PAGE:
Principles of ontology

John F. Sowa (
Wed, 3 Dec 1997 23:34:44 -0500

At the ontology meeting at Stanford, Nov. 6 & 7, I distributed a list
of definitions and principles that were based on the discussions that
have been continuing during the 4 meetings that were held in 1996 & 1997.
The following definitions are based on my interpretation of the discussions
that we held, and I'm circulating them for further comments and discussion.

John Sowa

The subject of _ontology_ is the study of the _categories_ of things
that exist or may exist in some domain. The product of such a study,
called _an ontology_, is a catalog of the types of things that are
assumed to exist in a domain of interest D from the perspective of a
person who uses a language L for the purpose of talking about D. The
types in the ontology represent the _predicates_, _word senses_, or
_concept and relation types_ of the language L when used to discuss
topics in the domain D. An uninterpreted logic, such as predicate
calculus, conceptual graphs, or KIF, is _ontologically neutral_. It
imposes no constraints on the subject matter or the way the subject may
be characterized. By itself, logic says nothing about anything, but
the combination of logic with an ontology provides a language that can
express relationships about the entities in the domain of interest.

An informal ontology may be specified by a catalog of types that are
either undefined or defined only by statements in a natural language.
A formal ontology is specified by a collection of names for concept and
relation types organized in a partial ordering by the type-subtype
relation. Formal ontologies are further distinguished by the way the
subtypes are distinguished from their supertypes: an _axiomatized
ontology_ distinguishes subtypes by axioms and definitions stated in a
formal language, such as logic or some computer-oriented notation that
can be translated to logic; a _prototype-based ontology_ distinguishes
subtypes by a comparison with a typical member or _prototype_ for each
subtype. Large ontologies often use a mixture of definitional methods:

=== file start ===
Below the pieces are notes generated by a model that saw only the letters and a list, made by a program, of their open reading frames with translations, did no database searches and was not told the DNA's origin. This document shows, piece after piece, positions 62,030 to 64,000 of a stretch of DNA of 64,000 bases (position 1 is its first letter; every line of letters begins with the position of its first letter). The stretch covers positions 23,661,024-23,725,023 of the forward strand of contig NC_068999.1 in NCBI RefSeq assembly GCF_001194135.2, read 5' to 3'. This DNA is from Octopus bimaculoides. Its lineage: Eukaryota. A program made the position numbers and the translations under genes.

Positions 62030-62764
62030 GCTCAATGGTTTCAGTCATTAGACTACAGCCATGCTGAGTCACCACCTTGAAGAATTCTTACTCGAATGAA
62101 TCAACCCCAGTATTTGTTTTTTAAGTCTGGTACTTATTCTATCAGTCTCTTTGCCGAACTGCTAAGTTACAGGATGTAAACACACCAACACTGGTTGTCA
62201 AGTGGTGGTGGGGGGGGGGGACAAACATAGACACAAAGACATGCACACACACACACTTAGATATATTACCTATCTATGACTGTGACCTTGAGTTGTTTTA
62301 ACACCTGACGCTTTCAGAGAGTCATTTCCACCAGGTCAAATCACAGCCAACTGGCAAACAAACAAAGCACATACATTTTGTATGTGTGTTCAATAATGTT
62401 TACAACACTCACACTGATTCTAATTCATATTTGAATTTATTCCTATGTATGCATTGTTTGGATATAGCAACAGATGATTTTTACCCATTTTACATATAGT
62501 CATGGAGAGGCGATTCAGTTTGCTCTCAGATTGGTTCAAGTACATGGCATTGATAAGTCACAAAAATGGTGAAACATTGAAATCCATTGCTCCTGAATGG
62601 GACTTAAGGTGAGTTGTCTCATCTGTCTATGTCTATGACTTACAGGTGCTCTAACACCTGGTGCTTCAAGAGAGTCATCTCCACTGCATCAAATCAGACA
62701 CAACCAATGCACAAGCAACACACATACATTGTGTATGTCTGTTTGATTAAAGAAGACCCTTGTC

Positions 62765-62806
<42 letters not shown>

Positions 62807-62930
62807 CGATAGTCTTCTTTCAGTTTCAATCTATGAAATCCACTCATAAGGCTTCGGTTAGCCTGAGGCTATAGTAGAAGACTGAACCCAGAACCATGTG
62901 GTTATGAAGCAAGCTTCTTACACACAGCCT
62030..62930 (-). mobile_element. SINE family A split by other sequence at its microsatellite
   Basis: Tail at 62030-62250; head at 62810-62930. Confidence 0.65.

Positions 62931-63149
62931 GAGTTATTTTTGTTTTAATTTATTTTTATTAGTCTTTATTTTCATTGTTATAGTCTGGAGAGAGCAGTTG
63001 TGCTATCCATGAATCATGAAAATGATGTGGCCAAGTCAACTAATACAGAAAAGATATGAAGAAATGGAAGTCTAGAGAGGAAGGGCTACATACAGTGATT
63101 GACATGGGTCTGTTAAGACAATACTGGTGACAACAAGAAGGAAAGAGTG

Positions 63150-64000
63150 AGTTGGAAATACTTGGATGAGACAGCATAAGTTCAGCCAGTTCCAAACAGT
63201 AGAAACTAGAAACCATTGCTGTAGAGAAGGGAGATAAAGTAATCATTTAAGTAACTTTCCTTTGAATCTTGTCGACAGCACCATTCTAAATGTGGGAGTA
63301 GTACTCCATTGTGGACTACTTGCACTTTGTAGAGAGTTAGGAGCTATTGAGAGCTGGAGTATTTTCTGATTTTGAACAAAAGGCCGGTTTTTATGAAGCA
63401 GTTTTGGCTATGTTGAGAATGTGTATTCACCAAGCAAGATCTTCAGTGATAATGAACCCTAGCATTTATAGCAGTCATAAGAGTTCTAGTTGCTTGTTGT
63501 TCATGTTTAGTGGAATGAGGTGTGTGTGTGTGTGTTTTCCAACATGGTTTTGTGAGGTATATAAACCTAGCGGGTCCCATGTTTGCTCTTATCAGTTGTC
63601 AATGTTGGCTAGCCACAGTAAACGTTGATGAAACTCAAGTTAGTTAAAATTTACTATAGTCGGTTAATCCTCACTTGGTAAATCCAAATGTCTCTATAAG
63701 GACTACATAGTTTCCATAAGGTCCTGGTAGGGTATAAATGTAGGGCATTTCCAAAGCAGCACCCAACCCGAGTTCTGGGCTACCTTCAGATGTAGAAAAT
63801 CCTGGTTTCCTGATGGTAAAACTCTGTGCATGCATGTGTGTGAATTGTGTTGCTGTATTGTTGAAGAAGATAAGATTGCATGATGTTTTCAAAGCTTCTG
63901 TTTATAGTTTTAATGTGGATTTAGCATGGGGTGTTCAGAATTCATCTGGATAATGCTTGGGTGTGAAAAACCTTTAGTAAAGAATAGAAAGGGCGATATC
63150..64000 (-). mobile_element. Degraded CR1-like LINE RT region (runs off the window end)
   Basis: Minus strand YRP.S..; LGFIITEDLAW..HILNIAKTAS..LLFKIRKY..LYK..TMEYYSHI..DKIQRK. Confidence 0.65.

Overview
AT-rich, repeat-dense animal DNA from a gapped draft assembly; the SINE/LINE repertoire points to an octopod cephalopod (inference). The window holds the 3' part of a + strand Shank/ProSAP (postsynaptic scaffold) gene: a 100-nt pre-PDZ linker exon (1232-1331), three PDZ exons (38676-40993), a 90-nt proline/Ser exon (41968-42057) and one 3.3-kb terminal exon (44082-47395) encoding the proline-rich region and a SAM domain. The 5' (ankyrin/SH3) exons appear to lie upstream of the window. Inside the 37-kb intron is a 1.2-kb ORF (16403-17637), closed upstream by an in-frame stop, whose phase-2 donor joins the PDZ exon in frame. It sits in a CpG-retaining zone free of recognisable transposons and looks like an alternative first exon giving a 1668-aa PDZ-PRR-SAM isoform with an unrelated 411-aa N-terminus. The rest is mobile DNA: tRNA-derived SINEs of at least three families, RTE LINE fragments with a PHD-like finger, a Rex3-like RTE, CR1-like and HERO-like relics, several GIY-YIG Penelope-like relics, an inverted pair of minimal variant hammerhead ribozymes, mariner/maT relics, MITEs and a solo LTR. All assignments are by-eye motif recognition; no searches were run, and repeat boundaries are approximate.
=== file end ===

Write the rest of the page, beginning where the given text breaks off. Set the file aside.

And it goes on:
formal axioms and definitions are used for the terms in mathematics,
physics, and engineering; and prototypes are used for plants, animals,
and common household items.

ALIGNMENT. A mapping of concepts and relations between two ontologies A
and B that preserves the partial ordering by subtypes in both
A and B. If an alignment maps a concept or relation x in
ontology A to a concept or relation y in ontology B, then x
and y are said to be _equivalent_. The mapping may be
partial: there could be many concepts in A or B that have no
equivalents in the other ontology. Before two ontologies A
and B can be aligned, it may be necessary to introduce new
subtypes or supertypes of concepts or relations in either A
or B in order to provide suitable targets for alignment.
No other changes to the axioms, definitions, proofs, or
computations in either A or B are made during the process of
alignment. Alignment does not depend on the choice of names
in either ontology. For example, an alignment of a Japanese
ontology to an English ontology might map the Japanese concept
Go to the English concept Five. Meanwhile, the English
concept for the verb _go_ would not have any association with
the Japanese concept Go.

AXIOMATIZED ONTOLOGY. A terminological ontology whose concept and
relation types are distinguished by axioms and definitions
that are stated in logic or in some computer-oriented language
that could be automatically translated to logic. There is no
restriction on the complexity of the logic that may be used to
state the axioms and definitions. The distinction between
terminological and axiomatized ontologies is one of degree
rather than kind. Axiomatized ontologies tend to be smaller
than terminological ontologies, but their axioms and
definitions can support more complex inferences and
computations. Examples of axiomatized ontologies include
formal theories in science and mathematics, the collections of
rules and frames in an expert system, and specifications of
conceptual schemas in languages like SQL.

DIFFERENTIAE. The properties that distinguish a subtype from other
types that have a common supertype. The term comes from
Aristotle's method of defining new types by stating the
_genus_ or supertype and stating the properties that
distinguish the new type from its supertype. Aristotle's
method of definition has become the de facto standard for
natural language dictionaries, and it is also widely used for
AI knowledge bases and object-oriented programming languages.

INTEGRATION. The process of finding commonalities between two different
ontologies A and B and deriving a new ontology C that
facilitates interoperability between computer systems that are
based on the A and B ontologies. The new ontology C may
replace A or B, or it may be used only as an intermediary
between a system based on A and a system based on B.
Depending on the amount of change necessary to derive C from A
and B, different levels of integration can be distinguished:
alignment, partial compatibility, and unification. Alignment
is the weakest form of integration: it requires minimal
change, but it can only support limited kinds of
interoperability. It is useful for classification and
information retrieval, but it does not support deep inferences
and computations. Partial compatibility requires more changes